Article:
DVAN Events

Isabelle Pelaud at the Iranian Literary Arts Festival

On February 5th, Isabelle Pelaud spoke at “30 Years of Belonging,” a roundtable about diasporic literatures a the Iranian Literary Arts Festival. Here is her account of the event.

See more photos here

Audience members listen to panelists at “30 Years of Belonging”

The discussion went well. The Friends of the Library’s bookstore at Fort Mason was packed (about 50 people). It lasted a good three hours. There were five poets speaking, four of the older generation and one of the younger one. On the way there, one of the poets (Partow Nooriala) was kind enough to give me her version of Iranian and Iranian American history. It was difficult not to see similarities with that of Vietnamese Americans. Many of the first wave of Iranians fled their country in 1979 as refugees and they now total about one million in the US.

The poets of the older generation talked mostly about the homeland, nostalgia, anger and losses. Most were driven by an intense desire to denounce human rights violations in Iran. The poet who was sitting on my right (Zib Karbassi) is of the younger generation. She spoke about loss of one’s homeland but also of one’s language. These poets write in languages other than English so most Americans cannot read their work, and many are banned in Iran. Their audience is small. But based on what I witnessed on that evening, they have a strong group of fans among the Iranian refugee community.

This community is apparently factional, with intellectual and professionals who came first on one side, and those who came later and blame the first group for helping bring to power the current regime. (The first group had joined with Muslim elements against the Shah, who they considered a puppet of the American regime, but ended up taking refuge in the US). In addition to class and political lines, that community seems to be divided by gender. Zib Karbassi was dressed in extravagant clothes, revealing a beautiful cleavage and wearing much makeup. She writes erotic poems (among others). She said she receives death threats and daily harassment in England, where she lives today.

After the event, I stayed and mingled with the poets and the audience. I was struck by the warmth, joviality and strong spirit of those around me. After talking about torture and violence they were joking and having fun. Everyone was very happy to a book of translated poems was being published. Some people were curious about Vietnamese American history and issues; some were curious about me. A few spoke French and wanted to talk about French movies. It was a strange mixture of anger and joy, all at once. Niloufar Talebi, organizer of the event and editor of the anthology Belonging was warm and passionate about Iranian culture of the Diaspora and appears to play a positive role in bringing people together. An inspiration.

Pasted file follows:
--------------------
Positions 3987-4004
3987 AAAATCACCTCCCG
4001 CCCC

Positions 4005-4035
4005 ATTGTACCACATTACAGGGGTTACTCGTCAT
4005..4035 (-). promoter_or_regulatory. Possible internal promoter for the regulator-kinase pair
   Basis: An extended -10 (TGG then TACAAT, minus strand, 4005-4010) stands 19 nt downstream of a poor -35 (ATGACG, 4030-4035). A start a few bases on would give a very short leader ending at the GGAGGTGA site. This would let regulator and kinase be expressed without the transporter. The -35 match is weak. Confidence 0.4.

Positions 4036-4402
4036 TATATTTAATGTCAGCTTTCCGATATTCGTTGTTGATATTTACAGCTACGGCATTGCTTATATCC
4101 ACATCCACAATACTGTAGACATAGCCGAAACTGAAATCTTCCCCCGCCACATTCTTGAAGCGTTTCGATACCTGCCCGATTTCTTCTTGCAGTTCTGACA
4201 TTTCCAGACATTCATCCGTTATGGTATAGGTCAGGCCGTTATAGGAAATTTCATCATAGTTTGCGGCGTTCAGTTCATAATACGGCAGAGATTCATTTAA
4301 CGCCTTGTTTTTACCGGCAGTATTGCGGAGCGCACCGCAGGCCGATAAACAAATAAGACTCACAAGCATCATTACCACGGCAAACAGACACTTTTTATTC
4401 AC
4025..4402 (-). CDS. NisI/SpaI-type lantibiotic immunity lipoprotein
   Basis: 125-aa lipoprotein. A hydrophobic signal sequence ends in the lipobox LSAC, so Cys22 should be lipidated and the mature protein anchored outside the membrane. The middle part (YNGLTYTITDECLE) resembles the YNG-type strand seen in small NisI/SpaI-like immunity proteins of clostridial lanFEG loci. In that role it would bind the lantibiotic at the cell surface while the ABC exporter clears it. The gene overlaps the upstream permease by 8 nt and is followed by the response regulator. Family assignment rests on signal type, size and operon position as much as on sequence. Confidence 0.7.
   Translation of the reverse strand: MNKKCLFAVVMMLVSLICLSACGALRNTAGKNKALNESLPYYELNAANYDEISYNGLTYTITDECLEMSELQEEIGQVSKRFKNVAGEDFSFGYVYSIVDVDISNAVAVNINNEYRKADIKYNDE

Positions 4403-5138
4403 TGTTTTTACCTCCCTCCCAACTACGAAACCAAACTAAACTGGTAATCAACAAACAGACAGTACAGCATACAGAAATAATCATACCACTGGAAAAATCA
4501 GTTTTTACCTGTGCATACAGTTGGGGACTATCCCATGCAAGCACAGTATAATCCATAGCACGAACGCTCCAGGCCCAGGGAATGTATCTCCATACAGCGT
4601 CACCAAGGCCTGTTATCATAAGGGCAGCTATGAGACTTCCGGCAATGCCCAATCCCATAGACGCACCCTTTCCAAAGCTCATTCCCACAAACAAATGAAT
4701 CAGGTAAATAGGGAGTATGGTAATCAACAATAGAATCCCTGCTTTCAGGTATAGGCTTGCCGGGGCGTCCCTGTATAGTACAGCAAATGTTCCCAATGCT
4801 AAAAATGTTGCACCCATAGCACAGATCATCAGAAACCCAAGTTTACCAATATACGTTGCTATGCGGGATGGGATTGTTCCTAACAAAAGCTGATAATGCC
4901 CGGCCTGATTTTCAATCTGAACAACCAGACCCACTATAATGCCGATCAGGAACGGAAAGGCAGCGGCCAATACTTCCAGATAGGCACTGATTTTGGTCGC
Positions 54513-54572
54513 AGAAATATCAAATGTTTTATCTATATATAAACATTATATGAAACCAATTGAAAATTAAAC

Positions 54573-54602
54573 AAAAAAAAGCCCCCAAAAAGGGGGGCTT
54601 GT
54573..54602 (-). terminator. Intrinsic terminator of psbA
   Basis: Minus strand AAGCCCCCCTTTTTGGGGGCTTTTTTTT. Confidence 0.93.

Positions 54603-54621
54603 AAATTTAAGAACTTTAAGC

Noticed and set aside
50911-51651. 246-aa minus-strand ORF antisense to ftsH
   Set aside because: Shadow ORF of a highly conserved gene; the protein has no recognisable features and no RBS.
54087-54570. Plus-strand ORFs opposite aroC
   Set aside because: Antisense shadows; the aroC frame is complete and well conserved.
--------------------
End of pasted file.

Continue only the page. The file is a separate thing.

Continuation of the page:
Here is a poem by Yadollah Roya’i that touched me:

Name Stone
And name….

wh en it ri ses up
it th en crum
bl es do wn

And stone stirs upon
her stirring when it becomes
name’s icon: the dead within you
is more alive then you.

(from the anthology Belonging: New Poetry by Iranians Around the World, edited and translated by Niloufar Talebi (2008))

Bolinao 52

On November 21, 2009 DVAN screened Bolinao 52 at SFSU, with a Q & A session and a reception. The audience asked good and difficult questions such as: “The man who was on the American ship seems very self indulgent when he met the survivor; he seems unaware of his white privileges”. Duc Nguyen clarified this scene by saying that he was the one who pushed this meeting and tried to create an “emotional space”. But he also said that the inclusion of a white person in his movie helped its reception. Students whose parents came to the US from Vietnam by boat came to talk to Duc Nguyen at the reception to ask more about a part of their history they knew nothing about. One said: “My parents’ priorities in life make more sense now. I will ask them to talk to me about their past. We [the children] need to know.

DVAN Reception Fund raising Event

Saturday, May 22, 2010
6:00pm – 8:00pm
@ The Infinity Complex of Condominiums & Penthouses between 300 and 338 Spear Street, SF, CA 94105 (inside courtyard)

A fundraiser to benefit the Diasporic Vietnamese Arts Network.

There will be a silent auction of artwork by Trang Le, Binh Danh, Viet Le, Trung Tran, Hung Viet Nguyen, Julie Thi Underhill, signed books by Monique Truong, le thi diem thuy, Aimee Phan, Kim-An Lieberman, and Mong-Lan, and many more items.

There will also be readings by Andrew Lam and Aimee Phan, followed by an OPEN MIC. Bring your work to read, sing, or perform!

Light refreshments will be provided.

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